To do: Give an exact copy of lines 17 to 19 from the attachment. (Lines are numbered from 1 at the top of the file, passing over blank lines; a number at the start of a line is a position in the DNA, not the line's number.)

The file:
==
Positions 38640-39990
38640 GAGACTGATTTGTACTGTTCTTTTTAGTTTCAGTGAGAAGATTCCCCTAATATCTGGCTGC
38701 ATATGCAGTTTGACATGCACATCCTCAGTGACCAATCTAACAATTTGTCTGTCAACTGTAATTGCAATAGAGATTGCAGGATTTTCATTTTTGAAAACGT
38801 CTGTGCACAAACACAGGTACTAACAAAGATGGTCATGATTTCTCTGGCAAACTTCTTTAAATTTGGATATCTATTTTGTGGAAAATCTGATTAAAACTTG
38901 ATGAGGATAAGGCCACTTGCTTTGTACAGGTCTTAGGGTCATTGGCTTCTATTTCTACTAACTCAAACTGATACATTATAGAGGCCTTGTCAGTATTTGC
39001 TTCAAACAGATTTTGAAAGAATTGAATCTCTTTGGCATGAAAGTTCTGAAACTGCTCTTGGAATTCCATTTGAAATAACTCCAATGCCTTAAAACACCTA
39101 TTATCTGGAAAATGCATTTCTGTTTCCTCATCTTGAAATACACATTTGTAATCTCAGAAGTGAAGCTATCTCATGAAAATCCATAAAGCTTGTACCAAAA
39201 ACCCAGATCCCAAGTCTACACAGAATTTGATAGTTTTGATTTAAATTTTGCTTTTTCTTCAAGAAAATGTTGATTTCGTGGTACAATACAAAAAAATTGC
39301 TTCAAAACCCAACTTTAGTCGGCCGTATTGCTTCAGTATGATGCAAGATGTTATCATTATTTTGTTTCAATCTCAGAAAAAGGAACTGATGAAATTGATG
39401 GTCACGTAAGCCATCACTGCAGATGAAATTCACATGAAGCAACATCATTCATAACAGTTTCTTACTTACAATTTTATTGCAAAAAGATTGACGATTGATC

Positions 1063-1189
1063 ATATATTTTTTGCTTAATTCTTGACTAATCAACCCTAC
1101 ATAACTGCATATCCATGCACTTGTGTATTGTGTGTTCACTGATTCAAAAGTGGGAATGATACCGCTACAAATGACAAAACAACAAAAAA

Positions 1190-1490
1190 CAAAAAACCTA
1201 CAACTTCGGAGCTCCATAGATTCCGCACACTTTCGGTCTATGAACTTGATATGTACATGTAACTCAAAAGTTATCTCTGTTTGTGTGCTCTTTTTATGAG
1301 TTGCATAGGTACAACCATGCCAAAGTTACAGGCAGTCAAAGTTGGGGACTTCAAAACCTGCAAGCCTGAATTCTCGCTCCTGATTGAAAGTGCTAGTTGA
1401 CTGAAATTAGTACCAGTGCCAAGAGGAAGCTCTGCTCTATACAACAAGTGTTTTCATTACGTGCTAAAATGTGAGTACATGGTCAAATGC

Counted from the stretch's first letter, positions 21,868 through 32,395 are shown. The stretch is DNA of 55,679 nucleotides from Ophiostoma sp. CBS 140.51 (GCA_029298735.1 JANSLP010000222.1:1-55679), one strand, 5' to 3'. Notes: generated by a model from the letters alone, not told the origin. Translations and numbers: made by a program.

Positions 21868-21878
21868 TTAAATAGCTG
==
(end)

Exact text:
1301 TTGCATAGGTACAACCATGCCAAAGTTACAGGCAGTCAAAGTTGGGGACTTCAAAACCTGCAAGCCTGAATTCTCGCTCCTGATTGAAAGTGCTAGTTGA
1401 CTGAAATTAGTACCAGTGCCAAGAGGAAGCTCTGCTCTATACAACAAGTGTTTTCATTACGTGCTAAAATGTGAGTACATGGTCAAATGC

Counted from the stretch's first letter, positions 21,868 through 32,395 are shown. The stretch is DNA of 55,679 nucleotides from Ophiostoma sp. CBS 140.51 (GCA_029298735.1 JANSLP010000222.1:1-55679), one strand, 5' to 3'. Notes: generated by a model from the letters alone, not told the origin. Translations and numbers: made by a program.